Currently we bring in enough fruit to produce approximately 1000 cases. We sell off all of the pressed wine. We end up with about 650 cases right now a year. If we were to keep every vineyard under lease now and keep all of the fruit, we could go to approximately 4000 cases. That would be about 1200 to 1500 cases Chardonnay and the balance being Pinot Noir. Will we go to that level or how quickly? Our 10-year plan is probably in the 3000 case range. It’s about finding the right team members to support me, and trying to do less of the day-to-day of certain aspects of things and really focusing on what I am best at, which is determining what needs to happen in the vineyards. I would keep the walking of the vineyards, determining what needs to be done in what vineyard when. Then I would keep daily track of the fermentation. Other than that what happens in the vineyard is so simple: it’s topping; it’s adding sulphur on occasion, deciding when to bottle. As we continue to grow, I’m trying to put the right people in the right places, and treat them well so that they want to stick around for a long time and really learn and grow with us.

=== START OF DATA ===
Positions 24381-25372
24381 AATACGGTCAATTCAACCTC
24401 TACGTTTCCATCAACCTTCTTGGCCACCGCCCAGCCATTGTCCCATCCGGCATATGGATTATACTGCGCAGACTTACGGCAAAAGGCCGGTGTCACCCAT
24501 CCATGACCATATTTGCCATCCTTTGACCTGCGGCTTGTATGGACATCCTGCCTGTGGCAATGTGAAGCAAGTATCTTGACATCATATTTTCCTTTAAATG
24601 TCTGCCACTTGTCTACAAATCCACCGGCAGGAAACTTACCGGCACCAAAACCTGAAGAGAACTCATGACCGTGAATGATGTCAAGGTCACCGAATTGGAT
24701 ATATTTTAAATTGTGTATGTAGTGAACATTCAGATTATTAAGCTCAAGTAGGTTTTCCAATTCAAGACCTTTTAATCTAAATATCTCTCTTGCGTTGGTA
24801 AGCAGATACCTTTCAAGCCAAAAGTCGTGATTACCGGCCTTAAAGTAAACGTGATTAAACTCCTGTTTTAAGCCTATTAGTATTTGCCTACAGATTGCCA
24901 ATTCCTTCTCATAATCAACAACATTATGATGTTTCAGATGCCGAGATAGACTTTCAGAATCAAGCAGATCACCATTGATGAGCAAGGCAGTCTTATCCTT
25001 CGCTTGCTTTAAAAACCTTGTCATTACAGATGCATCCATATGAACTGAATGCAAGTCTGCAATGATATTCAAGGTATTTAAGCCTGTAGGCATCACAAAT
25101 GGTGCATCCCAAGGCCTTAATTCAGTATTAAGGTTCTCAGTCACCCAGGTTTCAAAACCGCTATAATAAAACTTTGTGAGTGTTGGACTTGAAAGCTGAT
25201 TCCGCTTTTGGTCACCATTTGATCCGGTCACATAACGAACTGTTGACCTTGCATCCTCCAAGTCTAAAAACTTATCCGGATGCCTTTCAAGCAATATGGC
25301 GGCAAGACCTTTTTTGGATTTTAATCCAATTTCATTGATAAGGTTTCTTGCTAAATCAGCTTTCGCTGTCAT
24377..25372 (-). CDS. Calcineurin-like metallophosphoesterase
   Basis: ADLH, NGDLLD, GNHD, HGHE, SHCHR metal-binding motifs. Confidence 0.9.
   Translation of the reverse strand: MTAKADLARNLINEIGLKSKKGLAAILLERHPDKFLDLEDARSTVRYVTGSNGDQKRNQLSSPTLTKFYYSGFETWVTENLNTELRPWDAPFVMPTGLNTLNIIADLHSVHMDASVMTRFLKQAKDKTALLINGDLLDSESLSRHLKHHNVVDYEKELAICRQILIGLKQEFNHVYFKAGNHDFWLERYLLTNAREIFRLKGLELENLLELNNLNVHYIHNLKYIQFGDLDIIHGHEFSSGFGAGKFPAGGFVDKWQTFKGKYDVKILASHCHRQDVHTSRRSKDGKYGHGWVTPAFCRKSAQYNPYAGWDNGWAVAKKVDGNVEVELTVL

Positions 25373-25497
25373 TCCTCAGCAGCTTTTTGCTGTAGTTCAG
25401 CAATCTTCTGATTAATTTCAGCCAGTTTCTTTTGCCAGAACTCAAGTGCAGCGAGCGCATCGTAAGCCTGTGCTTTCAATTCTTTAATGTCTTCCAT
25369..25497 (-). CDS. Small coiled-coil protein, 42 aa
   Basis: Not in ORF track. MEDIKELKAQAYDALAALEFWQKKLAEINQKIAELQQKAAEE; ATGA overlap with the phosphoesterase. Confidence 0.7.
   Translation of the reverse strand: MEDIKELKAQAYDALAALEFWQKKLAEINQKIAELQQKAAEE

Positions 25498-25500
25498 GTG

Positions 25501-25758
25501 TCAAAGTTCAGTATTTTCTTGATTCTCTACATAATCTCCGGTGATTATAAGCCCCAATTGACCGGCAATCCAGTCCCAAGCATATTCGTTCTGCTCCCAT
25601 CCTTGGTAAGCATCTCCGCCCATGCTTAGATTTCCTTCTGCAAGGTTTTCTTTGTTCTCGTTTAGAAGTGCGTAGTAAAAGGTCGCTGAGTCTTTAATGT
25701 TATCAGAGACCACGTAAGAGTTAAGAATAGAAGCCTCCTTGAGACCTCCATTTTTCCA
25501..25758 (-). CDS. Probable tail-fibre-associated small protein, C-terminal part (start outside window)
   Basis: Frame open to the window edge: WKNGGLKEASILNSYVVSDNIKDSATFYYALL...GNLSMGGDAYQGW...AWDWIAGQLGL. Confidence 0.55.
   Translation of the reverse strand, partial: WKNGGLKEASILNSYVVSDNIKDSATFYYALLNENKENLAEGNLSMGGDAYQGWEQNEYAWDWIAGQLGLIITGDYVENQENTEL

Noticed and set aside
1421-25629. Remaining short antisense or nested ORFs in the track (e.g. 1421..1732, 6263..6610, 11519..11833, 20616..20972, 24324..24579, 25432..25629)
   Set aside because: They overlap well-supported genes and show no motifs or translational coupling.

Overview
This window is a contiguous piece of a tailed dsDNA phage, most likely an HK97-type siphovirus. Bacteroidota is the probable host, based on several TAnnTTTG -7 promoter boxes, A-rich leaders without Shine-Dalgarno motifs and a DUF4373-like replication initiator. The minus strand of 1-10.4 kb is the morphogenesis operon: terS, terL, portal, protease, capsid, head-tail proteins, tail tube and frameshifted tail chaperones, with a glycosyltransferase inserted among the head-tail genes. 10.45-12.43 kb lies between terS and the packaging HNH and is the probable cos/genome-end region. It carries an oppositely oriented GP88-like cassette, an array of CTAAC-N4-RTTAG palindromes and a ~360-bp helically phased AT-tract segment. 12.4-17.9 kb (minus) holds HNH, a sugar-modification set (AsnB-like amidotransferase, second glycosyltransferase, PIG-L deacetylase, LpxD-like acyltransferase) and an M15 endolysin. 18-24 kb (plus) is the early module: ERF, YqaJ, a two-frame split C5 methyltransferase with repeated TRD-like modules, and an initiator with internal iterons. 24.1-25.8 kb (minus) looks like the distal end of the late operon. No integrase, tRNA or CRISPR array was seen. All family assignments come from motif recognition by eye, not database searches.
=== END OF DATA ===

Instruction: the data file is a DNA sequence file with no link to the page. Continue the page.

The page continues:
You’re not just a winemaker. You run a vineyard company, as well. What problem does your company solve in the wine industry?
If I were to farm a vineyard on an 8 foot tract row, and I farm it the same way that I farm a 4 foot track row I would get half the amount of fruit per acre. So if we change the way that we planted our vineyards, theoretically, we could get the same amount of wine from half the acreage. We’re just more sustainable if we had more land to grow vegetables – tomatoes, corn. It could really be more biodiverse, planting tomatoes and corn where tomatoes and corn should be planted. What would that look like for the economics of your system? People often balk at the initial cost to plant my style of vineyard. The average cost is about $20 per vine. If the vines live to be 120 years old, and you didn’t have to buy as much land, or you made twice the use out of your land, you’re going to be a lot better off financially. When looking at sustainability and economics of a system, it’s just something to think about. The problem that we have in agriculture today is monoculture, and we’re not always looking at the piece of property and thinking about what’s really the highest and best use for this property. If the best use is to grow vegetables, then why are we planting vineyards there? Wine is a luxury item, it’s not a necessary item, so if we can do it in a way that has a lower impact on the overall agricultural system of an area it might have a profound affect.